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What can you do until you can get to a hospital or doctor's office about an ankle fracture?

ANSWER

If you suspect a fracture, you should call your doctor or go to a hospital's emergency department immediately. You can do the following until you can get to a hospital or doctor's office:

  • Stay off the injured ankle so you do not injure it further.
  • Keep the ankle elevated to help decrease swelling and pain.
  • Apply cold packs to the injured area to decrease swelling and pain. Do not apply ice directly. Cold packs are effective for up to 48 hours.

From: Ankle Fractures WebMD Medical Reference

Author: Stephen J Wolf, MD, Staff Physician, Department of Emergency Medicine, Denver Health Medical Center. Coauthor(s): Erik D Barton, MD, MS, Associate Director, Assistant Professor, Department of Surgery, Division of Emergency Medicine, University of Utah Health Sciences Center. Editors: Steven C Gabaeff, MD, FAAEM, Attending Physician, Emergency Medicine, Sutter Amador Hospital, Jackson, CA; Expert Consultant, Medical Board of California, Sacramento, CA; Francisco Talavera, PharmD, PhD, Senior Pharmacy Editor, eMedicine; Anthony Anker, MD, FAAEM, Attending Physician, Emergency Department, Mary Washington Hospital, Fredericksburg, VA.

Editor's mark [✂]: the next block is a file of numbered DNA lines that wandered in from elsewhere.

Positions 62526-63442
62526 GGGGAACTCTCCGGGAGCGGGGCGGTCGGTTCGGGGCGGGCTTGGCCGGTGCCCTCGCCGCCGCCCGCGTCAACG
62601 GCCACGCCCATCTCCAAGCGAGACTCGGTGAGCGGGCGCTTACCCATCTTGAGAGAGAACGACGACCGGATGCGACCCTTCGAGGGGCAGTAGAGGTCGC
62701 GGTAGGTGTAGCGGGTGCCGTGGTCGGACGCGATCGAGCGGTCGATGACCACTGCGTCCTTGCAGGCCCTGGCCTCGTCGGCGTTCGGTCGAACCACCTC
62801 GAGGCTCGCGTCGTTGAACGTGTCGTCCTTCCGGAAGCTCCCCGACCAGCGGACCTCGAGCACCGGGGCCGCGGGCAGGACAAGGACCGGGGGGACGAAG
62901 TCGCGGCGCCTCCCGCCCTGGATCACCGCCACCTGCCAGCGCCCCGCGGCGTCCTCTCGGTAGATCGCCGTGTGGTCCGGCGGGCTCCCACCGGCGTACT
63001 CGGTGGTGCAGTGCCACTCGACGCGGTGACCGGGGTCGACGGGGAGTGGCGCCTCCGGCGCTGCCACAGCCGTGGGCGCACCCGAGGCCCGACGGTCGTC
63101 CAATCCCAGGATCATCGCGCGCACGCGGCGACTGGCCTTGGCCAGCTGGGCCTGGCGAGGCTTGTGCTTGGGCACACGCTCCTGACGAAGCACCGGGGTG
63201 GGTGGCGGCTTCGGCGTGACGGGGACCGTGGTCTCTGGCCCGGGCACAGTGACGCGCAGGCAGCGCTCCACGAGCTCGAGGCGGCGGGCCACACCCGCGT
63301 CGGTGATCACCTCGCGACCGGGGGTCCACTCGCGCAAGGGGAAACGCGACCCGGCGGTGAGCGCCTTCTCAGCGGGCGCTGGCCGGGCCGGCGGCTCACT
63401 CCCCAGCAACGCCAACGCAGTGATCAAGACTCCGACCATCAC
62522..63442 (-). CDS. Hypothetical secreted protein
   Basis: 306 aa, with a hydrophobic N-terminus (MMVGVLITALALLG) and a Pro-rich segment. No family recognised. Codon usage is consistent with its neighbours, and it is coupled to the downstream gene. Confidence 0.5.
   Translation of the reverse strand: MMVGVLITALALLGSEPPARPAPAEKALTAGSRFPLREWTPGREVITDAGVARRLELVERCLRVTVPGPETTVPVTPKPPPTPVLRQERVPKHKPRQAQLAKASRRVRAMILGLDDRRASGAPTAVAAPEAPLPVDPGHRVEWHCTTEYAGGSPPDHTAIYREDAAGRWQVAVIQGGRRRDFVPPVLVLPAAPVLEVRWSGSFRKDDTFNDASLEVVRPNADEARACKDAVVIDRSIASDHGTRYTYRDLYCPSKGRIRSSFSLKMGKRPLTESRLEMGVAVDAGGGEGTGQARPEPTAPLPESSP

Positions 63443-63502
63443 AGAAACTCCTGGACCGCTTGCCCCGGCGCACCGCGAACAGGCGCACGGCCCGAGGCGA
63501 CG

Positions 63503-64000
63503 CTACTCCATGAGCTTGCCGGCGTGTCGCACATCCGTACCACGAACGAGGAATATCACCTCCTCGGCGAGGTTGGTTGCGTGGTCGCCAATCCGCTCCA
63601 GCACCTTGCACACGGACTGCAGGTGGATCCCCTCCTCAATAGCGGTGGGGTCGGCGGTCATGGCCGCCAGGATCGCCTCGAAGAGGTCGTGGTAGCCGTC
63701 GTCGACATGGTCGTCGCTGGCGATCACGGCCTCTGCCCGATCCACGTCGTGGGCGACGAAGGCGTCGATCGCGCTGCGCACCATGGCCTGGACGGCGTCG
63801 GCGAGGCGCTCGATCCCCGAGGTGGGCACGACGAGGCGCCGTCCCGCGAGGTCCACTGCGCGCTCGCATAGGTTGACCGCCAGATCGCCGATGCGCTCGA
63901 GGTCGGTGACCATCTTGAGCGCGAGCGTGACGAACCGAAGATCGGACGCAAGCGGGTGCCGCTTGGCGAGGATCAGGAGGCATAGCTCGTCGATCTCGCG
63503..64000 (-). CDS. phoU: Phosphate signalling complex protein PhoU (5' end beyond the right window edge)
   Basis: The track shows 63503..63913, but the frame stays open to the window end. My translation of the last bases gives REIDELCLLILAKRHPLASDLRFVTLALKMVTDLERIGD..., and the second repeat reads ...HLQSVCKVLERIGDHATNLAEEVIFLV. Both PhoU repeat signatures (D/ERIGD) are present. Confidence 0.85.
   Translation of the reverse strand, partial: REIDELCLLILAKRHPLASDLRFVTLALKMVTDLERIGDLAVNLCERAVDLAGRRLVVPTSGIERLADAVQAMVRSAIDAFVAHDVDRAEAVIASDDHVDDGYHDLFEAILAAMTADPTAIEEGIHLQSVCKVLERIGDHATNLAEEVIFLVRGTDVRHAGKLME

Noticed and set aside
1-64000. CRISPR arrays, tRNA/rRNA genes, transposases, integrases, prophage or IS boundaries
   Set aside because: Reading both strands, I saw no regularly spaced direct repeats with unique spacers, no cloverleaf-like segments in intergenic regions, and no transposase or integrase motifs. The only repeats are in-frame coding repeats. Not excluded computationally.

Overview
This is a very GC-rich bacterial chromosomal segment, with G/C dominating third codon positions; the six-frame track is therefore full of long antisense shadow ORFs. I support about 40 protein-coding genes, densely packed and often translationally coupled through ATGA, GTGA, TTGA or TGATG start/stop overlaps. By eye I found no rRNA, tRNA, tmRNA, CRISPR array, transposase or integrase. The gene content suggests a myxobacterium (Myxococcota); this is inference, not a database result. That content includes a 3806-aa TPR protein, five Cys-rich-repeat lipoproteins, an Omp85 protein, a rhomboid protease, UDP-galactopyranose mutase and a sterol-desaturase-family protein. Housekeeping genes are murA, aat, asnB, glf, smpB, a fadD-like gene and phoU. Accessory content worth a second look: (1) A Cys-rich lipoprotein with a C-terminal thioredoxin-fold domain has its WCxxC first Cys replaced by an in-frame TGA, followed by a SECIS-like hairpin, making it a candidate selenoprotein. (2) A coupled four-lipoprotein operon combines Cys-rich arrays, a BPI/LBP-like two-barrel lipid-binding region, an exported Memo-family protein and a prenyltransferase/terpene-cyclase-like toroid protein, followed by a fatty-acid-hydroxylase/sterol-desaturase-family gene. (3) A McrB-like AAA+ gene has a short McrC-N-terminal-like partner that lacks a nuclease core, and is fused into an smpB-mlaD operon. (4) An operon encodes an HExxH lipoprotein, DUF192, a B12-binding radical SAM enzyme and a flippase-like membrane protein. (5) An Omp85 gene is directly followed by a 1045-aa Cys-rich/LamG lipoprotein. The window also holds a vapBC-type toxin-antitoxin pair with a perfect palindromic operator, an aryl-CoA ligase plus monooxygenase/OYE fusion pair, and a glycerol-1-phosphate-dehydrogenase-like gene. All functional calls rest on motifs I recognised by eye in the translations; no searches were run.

Ankle Fracture from eMedicineHealth

Reviewed by Tyler Wheeler on March 14, 2019

WAS THIS ANSWER HELPFUL

Author: Stephen J Wolf, MD, Staff Physician, Department of Emergency Medicine, Denver Health Medical Center. Coauthor(s): Erik D Barton, MD, MS, Associate Director, Assistant Professor, Department of Surgery, Division of Emergency Medicine, University of Utah Health Sciences Center. Editors: Steven C Gabaeff, MD, FAAEM, Attending Physician, Emergency Medicine, Sutter Amador Hospital, Jackson, CA; Expert Consultant, Medical Board of California, Sacramento, CA; Francisco Talavera, PharmD, PhD, Senior Pharmacy Editor, eMedicine; Anthony Anker, MD, FAAEM, Attending Physician, Emergency Department, Mary Washington Hospital, Fredericksburg, VA.  




Ankle Fracture from eMedicineHealth

Reviewed by Tyler Wheeler on March 14, 2019

THIS TOOL DOES NOT PROVIDE MEDICAL ADVICE. It is intended for general informational purposes only and does not address individual circumstances. It is not a substitute for professional medical advice, diagnosis or treatment and should not be relied on to make decisions about your health. Never ignore professional medical advice in seeking treatment because of something you have read on the WebMD Site. If you think you may have a medical emergency, immediately call your doctor or dial 911.

    This tool does not provide medical advice. See additional information.

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